Reed V. Horth on Why He Became an Art Dealer

Art sales allowed him to indulge his passions for art.

Reed V. Horth, owner and founder of Robin Rile Fine Art, has found many avenues to channel his passion for modern, postwar, and contemporary art. As an art dealer, he is responsible for placing countless priceless works by modern masters, such as Salvador Dalí and Richard MacDonald, into museums and private collections around the world. His accomplishments extend into other areas of the art world as well. In addition to his work as an art dealer, he has written for publications such as ArtSlant, AskArt, and South Florida Business Journal, and has curated prestigious shows such as “Dalí Miami” in 2012. Here, he discusses his reasons for choosing to become an art dealer and the evolution of Robin Rile Fine Art.

Tell us about your background in art and what led you here.
My passion for art sales came from being unable to make successful art myself. Always knowing I wanted to be part of the art world but knowing I lacked the pedigree many enjoy, I realized I needed to find another avenue to keep me entrenched in art. Art history, writing, and subsequently art sales, allowed me to indulge my passions for art, develop a career, and make a pedigree of my own.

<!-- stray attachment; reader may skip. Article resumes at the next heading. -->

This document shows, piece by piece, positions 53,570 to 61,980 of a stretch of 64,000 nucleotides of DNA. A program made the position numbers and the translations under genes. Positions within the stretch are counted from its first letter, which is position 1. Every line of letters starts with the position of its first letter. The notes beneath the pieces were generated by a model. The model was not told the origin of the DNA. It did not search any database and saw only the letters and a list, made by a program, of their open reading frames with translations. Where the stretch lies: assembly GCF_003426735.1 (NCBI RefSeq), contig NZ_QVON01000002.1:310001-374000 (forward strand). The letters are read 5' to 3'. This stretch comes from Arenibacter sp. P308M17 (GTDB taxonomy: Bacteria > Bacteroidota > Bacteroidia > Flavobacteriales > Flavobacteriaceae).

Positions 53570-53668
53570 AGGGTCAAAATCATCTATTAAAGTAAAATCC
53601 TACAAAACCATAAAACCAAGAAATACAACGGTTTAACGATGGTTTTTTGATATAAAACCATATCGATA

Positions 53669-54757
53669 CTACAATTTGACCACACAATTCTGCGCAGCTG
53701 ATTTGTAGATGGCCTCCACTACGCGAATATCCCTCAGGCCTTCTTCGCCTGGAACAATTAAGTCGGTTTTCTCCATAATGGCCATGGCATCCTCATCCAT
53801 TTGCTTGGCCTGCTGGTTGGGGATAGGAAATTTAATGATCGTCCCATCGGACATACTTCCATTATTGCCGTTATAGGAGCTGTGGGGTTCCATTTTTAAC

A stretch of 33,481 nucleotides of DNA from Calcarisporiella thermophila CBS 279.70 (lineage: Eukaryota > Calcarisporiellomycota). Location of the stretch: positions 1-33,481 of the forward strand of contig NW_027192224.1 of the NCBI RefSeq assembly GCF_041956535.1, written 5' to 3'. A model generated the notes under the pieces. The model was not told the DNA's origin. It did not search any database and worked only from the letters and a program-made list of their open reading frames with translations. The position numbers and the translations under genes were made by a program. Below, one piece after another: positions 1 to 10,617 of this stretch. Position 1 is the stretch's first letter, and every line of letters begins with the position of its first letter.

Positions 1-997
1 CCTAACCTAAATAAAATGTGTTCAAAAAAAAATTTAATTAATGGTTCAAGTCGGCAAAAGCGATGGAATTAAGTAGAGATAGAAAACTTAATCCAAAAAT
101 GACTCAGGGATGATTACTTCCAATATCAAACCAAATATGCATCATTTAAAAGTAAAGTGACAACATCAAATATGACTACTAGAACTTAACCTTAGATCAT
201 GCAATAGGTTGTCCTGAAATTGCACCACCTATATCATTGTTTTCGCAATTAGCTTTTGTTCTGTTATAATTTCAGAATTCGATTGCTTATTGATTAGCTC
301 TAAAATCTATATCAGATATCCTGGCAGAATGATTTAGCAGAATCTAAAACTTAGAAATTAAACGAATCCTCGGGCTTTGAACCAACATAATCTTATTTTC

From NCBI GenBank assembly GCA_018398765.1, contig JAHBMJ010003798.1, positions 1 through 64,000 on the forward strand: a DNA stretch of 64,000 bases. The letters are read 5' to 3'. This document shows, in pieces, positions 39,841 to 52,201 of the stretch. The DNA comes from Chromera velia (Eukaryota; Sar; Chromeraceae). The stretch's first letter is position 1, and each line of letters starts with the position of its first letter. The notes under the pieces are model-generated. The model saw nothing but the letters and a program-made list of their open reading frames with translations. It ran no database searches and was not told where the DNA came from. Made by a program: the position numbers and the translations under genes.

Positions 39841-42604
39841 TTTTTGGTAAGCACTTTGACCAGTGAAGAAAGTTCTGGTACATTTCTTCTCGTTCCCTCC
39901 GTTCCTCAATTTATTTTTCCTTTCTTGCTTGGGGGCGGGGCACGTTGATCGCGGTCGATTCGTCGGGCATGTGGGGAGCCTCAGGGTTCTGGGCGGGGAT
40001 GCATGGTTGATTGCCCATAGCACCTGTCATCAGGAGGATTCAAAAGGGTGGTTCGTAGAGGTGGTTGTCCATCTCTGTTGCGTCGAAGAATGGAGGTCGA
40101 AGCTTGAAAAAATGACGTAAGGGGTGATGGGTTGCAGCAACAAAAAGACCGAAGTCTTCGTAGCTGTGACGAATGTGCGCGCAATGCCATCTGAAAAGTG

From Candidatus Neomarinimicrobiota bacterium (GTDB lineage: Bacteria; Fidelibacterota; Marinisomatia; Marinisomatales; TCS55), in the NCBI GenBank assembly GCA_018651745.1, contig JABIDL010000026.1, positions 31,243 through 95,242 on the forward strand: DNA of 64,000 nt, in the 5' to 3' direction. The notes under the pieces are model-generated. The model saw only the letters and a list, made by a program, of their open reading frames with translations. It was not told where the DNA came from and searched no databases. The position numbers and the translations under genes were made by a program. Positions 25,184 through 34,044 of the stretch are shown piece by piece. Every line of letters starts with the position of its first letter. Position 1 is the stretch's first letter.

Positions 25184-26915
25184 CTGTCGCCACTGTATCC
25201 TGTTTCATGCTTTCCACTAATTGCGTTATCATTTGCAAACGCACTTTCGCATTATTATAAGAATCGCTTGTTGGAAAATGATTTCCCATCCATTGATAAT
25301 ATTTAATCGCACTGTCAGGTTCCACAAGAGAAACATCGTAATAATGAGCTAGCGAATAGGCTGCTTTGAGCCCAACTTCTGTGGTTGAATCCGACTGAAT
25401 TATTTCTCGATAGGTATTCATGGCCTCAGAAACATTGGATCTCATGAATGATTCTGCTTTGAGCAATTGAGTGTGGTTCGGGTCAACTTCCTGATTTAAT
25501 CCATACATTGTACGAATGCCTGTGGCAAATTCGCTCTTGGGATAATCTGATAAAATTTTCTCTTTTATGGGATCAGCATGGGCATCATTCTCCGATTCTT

What is the first artwork that captured your attention?
My mother moved us very near the Salvador Dalí Museum in St. Petersburg, FL, just before I entered high school. Feeling like a bit of an outsider in my new environment, Dalí’s fantasy aspects allowed me to escape into other worlds. This created an indelible impression on me.

What type of art does your gallery focus on?
For many years, we focused on bronze sculptures from Americans Frederick Hart and Richard MacDonald. As we matured in our craft [our focus became] original paintings, drawings, and sculptures by Salvador Dalí, Pablo Picasso, Joan Miró, and Andy Warhol. Now, after nearly 20 years in the business, we specialize in postwar, 20th-century, and contemporary masters.

Miami International Art Fair (MIA) (2015).

Miami International Art Fair (MIA) (2015). Featuring original paintings and sculpture by Salvador Dalí, Pablo Picasso, and Franz Kline. In collaboration with Castle Fitzjohns Gallery. Curated by Reed V. Horth.
Photo: via ArtSlant.

Tell us about your first show. Was there a particular moment, good or bad, that was memorable for you?
I remember standing with my producer, Michael Rosen, in a crowd of 3,000 people during the opening night of “Dalí Miami” in 2012 thinking, “We did this.” We had 25,000 people through the door in five days. It was astounding and humbling, but I will never forget that opening night.

"Dalí Miami" (2012). Curated by Reed V. Horth.

“Dalí Miami” (2012). More than 240 original drawings, paintings, sculpture, and graphics by Salvador Dalí in Miami’s Moore Building, March 2012. 25,000 visitors in 5 days. Curated by Reed V. Horth.
Photo: Courtesy of South Florida Luxury Guide.

"Dalí Miami" (2012).

“Dalí Miami” (2012).
Photo: Courtesy of Robin Rile Fine Art.

How did you settle on your specialty, and what makes your gallery unique?